March 18, 1937
The Day The Clock Stood Still
When I was in television, I wore many hats. One such hat was as a video photographer. In 1973, I was privileged to be one of the photographers for a 30 minute documentary that was being produced by Michael Brown for KLTV, Channel 7 about the New London explosion. It was entitled, "New London: The Day The Clock Stood Still". We researched and photographed for days. We interviewed survivors of the incident and talked with several eyewitnesses.
Men, women and children died in that blast which originated in the basement of the school. Natural gas filled the basement undetected from a pipe believed to be exposed from a first floor auditorium. Through interviews with some of the survivors, we found that as children entered the auditorium, they would kick the pipe eventually causing it to crack and leak into the basement below. Another theory is that since the New London School tapped into and used waste gas from nearby oil wells for heating, pressure was not regulated properly which caused the pipes in the basement to leak. The explosion was later ignited by a spark from a person using an electric sander in shop class. Almost all of the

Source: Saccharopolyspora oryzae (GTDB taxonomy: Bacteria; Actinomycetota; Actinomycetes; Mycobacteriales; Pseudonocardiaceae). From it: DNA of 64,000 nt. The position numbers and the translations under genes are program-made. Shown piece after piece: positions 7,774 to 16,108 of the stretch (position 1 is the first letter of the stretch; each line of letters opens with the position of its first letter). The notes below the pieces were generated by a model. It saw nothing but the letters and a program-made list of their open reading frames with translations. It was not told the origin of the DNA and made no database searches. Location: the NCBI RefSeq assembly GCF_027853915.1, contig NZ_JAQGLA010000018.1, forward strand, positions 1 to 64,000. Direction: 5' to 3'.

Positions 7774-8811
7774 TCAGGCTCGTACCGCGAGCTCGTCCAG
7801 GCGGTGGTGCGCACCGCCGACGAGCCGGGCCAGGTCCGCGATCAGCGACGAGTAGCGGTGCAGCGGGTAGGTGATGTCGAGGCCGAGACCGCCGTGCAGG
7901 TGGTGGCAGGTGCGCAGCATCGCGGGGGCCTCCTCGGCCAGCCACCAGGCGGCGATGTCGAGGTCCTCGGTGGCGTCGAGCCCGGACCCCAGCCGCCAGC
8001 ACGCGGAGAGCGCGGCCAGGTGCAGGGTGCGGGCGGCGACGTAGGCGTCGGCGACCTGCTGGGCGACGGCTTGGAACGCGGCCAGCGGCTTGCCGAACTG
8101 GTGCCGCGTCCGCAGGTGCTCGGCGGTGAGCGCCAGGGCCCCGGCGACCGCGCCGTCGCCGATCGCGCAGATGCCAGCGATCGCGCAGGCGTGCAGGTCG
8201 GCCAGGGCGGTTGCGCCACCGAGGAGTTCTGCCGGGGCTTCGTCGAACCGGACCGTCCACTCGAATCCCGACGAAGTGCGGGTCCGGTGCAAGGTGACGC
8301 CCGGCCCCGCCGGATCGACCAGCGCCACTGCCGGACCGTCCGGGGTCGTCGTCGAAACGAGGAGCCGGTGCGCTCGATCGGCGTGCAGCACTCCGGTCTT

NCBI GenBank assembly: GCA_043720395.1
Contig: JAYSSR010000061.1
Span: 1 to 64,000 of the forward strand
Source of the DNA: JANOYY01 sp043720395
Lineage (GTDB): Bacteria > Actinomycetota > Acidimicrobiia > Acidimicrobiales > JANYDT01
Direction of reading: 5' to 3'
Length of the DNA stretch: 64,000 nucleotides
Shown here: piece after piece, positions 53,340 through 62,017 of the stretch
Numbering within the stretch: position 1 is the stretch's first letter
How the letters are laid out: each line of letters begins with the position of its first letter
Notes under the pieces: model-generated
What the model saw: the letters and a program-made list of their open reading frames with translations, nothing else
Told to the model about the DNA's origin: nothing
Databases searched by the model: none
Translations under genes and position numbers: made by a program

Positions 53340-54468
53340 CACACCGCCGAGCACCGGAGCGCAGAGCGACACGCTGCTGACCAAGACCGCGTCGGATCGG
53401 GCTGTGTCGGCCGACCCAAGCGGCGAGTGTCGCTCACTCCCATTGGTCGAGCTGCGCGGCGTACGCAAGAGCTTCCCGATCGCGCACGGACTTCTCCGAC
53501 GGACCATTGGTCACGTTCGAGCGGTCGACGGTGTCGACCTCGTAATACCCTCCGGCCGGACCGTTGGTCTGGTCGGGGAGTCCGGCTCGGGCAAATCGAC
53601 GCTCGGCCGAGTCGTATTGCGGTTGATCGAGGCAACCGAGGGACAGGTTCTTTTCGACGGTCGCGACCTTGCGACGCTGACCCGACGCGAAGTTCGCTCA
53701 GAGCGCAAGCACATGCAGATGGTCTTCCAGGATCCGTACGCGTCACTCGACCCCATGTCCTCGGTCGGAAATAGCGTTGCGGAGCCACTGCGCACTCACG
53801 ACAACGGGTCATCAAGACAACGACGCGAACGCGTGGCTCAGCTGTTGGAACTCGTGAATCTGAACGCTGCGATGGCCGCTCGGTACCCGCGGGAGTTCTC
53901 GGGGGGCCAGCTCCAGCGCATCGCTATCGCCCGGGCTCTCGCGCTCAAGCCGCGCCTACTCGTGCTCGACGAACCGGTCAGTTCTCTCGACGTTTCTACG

Immediately after the explosion, everyone in the community rushed to the scene to try and help. School buses took the surviving children to their neighborhoods only to greet tearful mothers waiting, hoping to see if their child would step off the bus. Many didn't. Volunteers and workmen from the east Texas oil fields started digging through the rubble trying to find survivors. These men were also fathers and sadly, many found what they were looking for, the broken bodies of their children.
A temporary morgue was set up near the school as well as nearby Overton and Henderson. Many burials were made in the local Pleasant Hill cemetery that to this day, still symbolize the great loss that families endured. Many of the grave sites display porcelain pictures of the victims. Marbles that were once played with were pushed into the cement border outlining the graves. Epitaphs on the grave markers were etched with phrases trying to comfort as best they can.
It's estimated that 294 people died that day.
As March rolls around each year, I am again reminded of the horror, the suffering and the magnificent courage that was displayed.
It was the day a generation died. A day that whole families were changed forever. A day the clock stood still. For many years, survivors couldn't talk about it, the pain was too horrific. But now stories are being told and memories relived for the purpose of healing. This website page was created in memory of those who died on that fateful day...and for those who survived.
- Robert "Trip" Hilliard